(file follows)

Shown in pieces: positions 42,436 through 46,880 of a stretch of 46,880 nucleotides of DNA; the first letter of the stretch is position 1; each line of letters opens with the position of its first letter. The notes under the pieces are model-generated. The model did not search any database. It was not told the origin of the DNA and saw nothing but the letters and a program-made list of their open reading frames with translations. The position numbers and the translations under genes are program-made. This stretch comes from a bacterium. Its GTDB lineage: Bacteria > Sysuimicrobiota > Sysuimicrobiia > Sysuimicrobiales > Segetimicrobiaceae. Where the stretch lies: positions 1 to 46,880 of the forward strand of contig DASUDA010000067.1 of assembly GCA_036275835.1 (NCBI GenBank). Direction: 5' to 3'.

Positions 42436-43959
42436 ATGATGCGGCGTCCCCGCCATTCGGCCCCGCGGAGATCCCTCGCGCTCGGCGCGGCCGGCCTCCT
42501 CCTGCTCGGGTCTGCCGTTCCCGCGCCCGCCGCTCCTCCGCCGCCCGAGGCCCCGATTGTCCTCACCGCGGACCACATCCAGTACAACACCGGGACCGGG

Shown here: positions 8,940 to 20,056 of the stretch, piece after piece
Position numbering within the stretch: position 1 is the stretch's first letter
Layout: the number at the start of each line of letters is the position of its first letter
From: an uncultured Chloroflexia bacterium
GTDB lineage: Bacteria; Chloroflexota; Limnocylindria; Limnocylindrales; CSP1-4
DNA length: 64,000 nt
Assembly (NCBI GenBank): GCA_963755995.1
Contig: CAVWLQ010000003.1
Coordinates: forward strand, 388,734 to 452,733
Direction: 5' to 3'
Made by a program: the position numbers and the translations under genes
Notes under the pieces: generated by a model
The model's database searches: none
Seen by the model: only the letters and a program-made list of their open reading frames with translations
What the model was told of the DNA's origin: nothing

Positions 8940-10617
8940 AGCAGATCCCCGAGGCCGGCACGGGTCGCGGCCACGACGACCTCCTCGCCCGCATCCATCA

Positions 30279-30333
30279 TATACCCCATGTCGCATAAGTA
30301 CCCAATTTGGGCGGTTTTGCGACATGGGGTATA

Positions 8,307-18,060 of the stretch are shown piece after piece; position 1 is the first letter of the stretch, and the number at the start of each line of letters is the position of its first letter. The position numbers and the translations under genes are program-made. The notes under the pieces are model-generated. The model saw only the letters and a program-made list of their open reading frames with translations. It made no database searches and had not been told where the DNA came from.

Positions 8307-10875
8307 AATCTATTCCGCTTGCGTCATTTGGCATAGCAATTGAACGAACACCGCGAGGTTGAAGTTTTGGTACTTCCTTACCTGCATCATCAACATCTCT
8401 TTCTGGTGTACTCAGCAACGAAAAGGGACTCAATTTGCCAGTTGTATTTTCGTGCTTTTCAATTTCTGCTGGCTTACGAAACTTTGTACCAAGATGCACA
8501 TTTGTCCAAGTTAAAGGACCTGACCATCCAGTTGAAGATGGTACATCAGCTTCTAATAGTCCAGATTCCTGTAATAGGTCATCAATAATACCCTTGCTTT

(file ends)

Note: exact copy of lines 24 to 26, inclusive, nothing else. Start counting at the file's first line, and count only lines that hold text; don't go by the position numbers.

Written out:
30301 CCCAATTTGGGCGGTTTTGCGACATGGGGTATA

Positions 8,307-18,060 of the stretch are shown piece after piece; position 1 is the first letter of the stretch, and the number at the start of each line of letters is the position of its first letter. The position numbers and the translations under genes are program-made. The notes under the pieces are model-generated. The model saw only the letters and a program-made list of their open reading frames with translations. It made no database searches and had not been told where the DNA came from.

Positions 8307-10875